Motion to Dismiss [Strike] Defenses Two Through Twelve of defendant's Answer pursuant to Rule 12(h) (2), F.R. Civ. P. After the filing of these motions, we determined that the Pennsylvania Insurance Commissioner is a necessary party to this action and ordered his joinder.
Additional defendant Denenberg has moved to Dismiss Plaintiff's Amended Complaint. In response, plaintiff has filed a Cross-Motion for Partial Summary Judgment and Injunction. For the reasons set forth in our Opinion, we will partially grant and partially deny plaintiff's Motion to Dismiss Defenses and will deny all the other motions in toto.
PLAINTIFF'S MOTION TO DISMISS DEFENSES TWO THROUGH TWELVE OF DEFENDANT INSURANCE COMPANY'S ANSWER.
Defendant Insurance Company contends as its Second Defense that this court lacks subject matter jurisdiction of the complaint under 28 U.S.C. §§ 1331, 1343 and 2201 because of failure to state a cause of action under 42 U.S.C. §§ 1983 or 1985. In his Motion to Dismiss Amended Complaint, additional defendant Denenberg joins in this defense.
As its Third Defense, defendant Insurance Company argues that this court lacks subject matter jurisdiction under 28 U.S.C. § 1332. Additional defendant Denenberg also joins in this defense. Because Commissioner Denenberg has been joined in this action, and is a resident of the Commonwealth, diversity jurisdiction under Section 1332 is destroyed. Therefore, the defense is a valid one and plaintiff's motion to dismiss it will be denied.
Defendant Insurance Company raises as its Fourth Defense the claim that this court lacks subject matter jurisdiction under any section of the U.S. Code.
As its Fifth and Sixth Defenses, respectively, defendant Insurance Company argues that we lack subject matter jurisdiction of complaints about unlawful discrimination in insurance policies and rates and plaintiff has failed to pursue her administrative remedies under the Pennsylvania Insurance Code, 40 P.S. § 1 et seq. Additional defendant Denenberg joins in these defenses.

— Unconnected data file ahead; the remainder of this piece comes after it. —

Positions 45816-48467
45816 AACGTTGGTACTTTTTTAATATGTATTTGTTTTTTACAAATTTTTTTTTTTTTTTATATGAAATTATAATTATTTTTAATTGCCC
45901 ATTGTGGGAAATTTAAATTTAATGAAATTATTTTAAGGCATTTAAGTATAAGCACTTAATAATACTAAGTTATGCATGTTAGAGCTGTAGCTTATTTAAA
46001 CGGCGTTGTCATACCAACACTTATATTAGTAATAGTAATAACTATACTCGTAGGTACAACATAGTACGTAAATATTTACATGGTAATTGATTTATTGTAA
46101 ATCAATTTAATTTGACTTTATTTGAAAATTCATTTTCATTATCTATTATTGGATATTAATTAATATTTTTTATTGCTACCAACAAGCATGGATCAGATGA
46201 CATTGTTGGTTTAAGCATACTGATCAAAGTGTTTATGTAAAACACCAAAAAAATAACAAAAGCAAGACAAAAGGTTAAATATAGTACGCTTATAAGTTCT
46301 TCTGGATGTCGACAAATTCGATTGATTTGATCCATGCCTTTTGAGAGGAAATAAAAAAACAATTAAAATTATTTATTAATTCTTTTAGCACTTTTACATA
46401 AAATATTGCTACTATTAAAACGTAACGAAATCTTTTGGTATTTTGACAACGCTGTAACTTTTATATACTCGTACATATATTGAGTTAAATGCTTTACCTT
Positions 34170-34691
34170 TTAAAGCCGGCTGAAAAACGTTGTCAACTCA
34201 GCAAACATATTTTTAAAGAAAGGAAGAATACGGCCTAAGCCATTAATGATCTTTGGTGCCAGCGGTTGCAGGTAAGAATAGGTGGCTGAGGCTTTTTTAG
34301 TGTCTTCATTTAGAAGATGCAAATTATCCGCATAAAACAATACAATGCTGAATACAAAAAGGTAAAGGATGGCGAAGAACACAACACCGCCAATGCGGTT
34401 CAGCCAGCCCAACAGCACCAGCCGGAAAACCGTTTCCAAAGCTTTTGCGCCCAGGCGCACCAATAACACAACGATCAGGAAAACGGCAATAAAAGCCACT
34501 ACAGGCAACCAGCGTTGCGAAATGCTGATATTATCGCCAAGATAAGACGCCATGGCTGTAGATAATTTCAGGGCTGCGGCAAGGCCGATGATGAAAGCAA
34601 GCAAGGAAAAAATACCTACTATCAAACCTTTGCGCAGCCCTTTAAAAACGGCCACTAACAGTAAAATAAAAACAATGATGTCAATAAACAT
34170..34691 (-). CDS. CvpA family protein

Defendant Insurance Company's Seventh Defense is now moot. It was a claim that plaintiff had failed to join an indispensable party, the Commissioner, under Rule 19, F.R. Civ. P.
Defendant's Eighth, Ninth, Tenth and Eleventh Defenses are essentially defenses countering plaintiff's allegations that the terms and conditions of disability insurance available to women bear no rational or reasonable relation to the risk to be assumed and that as a class women have been denied equal protection of the law.
Defendant Insurance Company's Twelfth Defense is simply that the complaint fails to state a claim upon which relief can be granted. Again, additional defendant Denenberg concurs in this defense.
We are disposed at this time to deny plaintiff's motion to dismiss Defenses Eight through Eleven, inclusively, as these defenses involve factual issues better left for determination at trial on the merits. Corresponding defenses of additional defendant Denenberg will be disposed of in the same manner.